The fourth gap in the model is the communication gap, reflecting the difference between the level of service promised and what is received. Consumer expectations are shaped by a range of communications including promotional advertising, website copy and photographs and statements made by company representatives. This gap is commonly due to over-promising or, at the extreme, false advertising (i.e., bait and switch). The classic “under promise and over deliver” advice is a way to avoid this gap. For perspective on this point, read marketing guru Tom Peter’s Under Promise, Over Deliver rant. Key takeaway: Quality, responsiveness and price are all important elements. What’s most important, however, is keeping your word. That will keep customers satisfied, and ensure that you keep your customers.
Specific actions to close this gap:
- Review communications across all touch-points, including digital (email, website, social media and partner sites), print, and on-premise materials, to ensure accuracy and consistency
- Implement a “reality check” review and approval process for new campaigns and updates.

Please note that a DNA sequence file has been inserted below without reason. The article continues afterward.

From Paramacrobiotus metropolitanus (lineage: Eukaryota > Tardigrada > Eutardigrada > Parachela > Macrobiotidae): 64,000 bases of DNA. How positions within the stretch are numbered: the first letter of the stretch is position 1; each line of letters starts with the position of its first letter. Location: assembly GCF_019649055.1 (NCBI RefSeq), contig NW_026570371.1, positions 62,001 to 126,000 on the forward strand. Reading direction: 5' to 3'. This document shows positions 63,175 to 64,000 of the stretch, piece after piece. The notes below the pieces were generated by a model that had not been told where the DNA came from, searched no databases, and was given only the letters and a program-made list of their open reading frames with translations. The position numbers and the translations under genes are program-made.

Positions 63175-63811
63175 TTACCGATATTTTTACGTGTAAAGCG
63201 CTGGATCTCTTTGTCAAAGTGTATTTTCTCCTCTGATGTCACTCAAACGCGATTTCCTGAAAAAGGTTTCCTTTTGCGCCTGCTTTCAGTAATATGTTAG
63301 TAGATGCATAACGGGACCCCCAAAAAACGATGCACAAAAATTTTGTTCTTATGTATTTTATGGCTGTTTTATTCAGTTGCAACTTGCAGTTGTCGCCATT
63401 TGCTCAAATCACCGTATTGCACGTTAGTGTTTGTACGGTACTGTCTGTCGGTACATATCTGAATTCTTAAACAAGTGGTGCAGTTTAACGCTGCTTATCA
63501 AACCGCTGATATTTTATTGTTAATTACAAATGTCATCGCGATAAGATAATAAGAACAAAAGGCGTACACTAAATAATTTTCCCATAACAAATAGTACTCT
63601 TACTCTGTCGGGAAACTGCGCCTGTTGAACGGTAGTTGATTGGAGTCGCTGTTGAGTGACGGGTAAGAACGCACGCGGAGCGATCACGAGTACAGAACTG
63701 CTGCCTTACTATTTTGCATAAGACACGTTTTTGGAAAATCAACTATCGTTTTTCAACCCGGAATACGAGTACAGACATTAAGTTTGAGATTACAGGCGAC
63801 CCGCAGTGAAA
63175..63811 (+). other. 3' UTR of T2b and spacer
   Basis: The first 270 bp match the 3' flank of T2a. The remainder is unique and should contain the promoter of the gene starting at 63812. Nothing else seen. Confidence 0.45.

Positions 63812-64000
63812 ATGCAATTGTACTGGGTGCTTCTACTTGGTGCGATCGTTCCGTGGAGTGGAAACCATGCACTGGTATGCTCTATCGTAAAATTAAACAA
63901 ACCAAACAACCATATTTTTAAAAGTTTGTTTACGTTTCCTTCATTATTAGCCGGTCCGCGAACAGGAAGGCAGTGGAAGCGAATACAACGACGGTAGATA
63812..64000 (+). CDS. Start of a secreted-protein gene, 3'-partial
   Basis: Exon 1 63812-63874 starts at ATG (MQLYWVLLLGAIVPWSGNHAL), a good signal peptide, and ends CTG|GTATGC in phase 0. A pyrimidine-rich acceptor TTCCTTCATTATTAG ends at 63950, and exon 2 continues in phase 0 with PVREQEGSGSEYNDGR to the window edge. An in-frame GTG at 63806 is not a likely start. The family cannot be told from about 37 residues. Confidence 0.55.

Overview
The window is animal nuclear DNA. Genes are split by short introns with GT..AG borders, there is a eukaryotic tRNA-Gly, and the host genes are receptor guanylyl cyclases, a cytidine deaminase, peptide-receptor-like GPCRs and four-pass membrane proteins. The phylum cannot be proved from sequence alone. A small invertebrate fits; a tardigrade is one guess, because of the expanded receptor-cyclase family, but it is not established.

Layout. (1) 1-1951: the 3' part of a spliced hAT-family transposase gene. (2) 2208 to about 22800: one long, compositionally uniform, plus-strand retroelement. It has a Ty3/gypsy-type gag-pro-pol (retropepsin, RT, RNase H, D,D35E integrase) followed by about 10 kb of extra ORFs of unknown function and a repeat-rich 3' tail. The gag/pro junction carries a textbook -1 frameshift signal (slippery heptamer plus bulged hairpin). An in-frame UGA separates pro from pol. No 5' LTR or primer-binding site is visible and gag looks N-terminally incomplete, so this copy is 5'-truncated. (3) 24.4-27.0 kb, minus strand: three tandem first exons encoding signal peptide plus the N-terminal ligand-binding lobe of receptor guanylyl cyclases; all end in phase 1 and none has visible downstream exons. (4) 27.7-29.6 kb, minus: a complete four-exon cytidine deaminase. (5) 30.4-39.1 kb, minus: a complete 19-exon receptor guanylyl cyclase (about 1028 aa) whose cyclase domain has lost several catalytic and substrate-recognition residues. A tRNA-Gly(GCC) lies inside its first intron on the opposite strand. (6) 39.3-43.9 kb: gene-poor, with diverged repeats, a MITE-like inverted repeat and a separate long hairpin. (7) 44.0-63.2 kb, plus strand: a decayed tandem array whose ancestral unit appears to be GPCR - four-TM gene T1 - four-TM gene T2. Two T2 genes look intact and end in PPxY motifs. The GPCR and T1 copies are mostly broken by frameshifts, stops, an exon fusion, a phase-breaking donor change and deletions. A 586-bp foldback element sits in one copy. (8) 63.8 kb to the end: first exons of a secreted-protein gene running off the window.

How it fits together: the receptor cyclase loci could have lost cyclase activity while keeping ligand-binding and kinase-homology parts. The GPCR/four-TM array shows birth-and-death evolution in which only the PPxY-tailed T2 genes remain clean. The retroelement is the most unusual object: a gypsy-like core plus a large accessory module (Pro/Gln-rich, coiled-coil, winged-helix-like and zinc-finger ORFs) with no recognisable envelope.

- Conduct mock customer interactions and listen in and provide coaching on point-of-contact conversations to ensure services are being represented realistically
- Incorporate employee input and customer reviews to make advertising real. Similarly, incorporating actual employees and customers in advertising puts a real face on the business.
Gap 5: Actual Performance vs. Perceived Service Gap
Gap between expected service and experienced service: This gap arises when the consumer misinterprets the service quality. The physician may keep visiting the patient to show and ensure care, but the patient may interpret this as an indication that something is really wrong.
The fifth or Customer gap represents the overall difference between the customer’s expectations for and perception of the level of service received. This gap can occur due to service issues from gaps 1–4 or can reflect an error in the customer’s judgement of the service received. The customer’s perception is influenced by a range of factors including personal experience and needs, advertising and word of mouth. For example, a customer may have experienced excellent service during a meal but incorrect charges on the bill or boisterous diners at the next table may taint the experience and leave the customer dissatisfied overall. The key point to recognize is that the fifth gap can’t be closed directly; in order to close the customer gap, a retailer needs to close gaps 1–4. Obtaining customer feedback is the key to identifying the root cause(s)—that is, the underlying service gap(s)—and, ultimately, closing the Customer gap.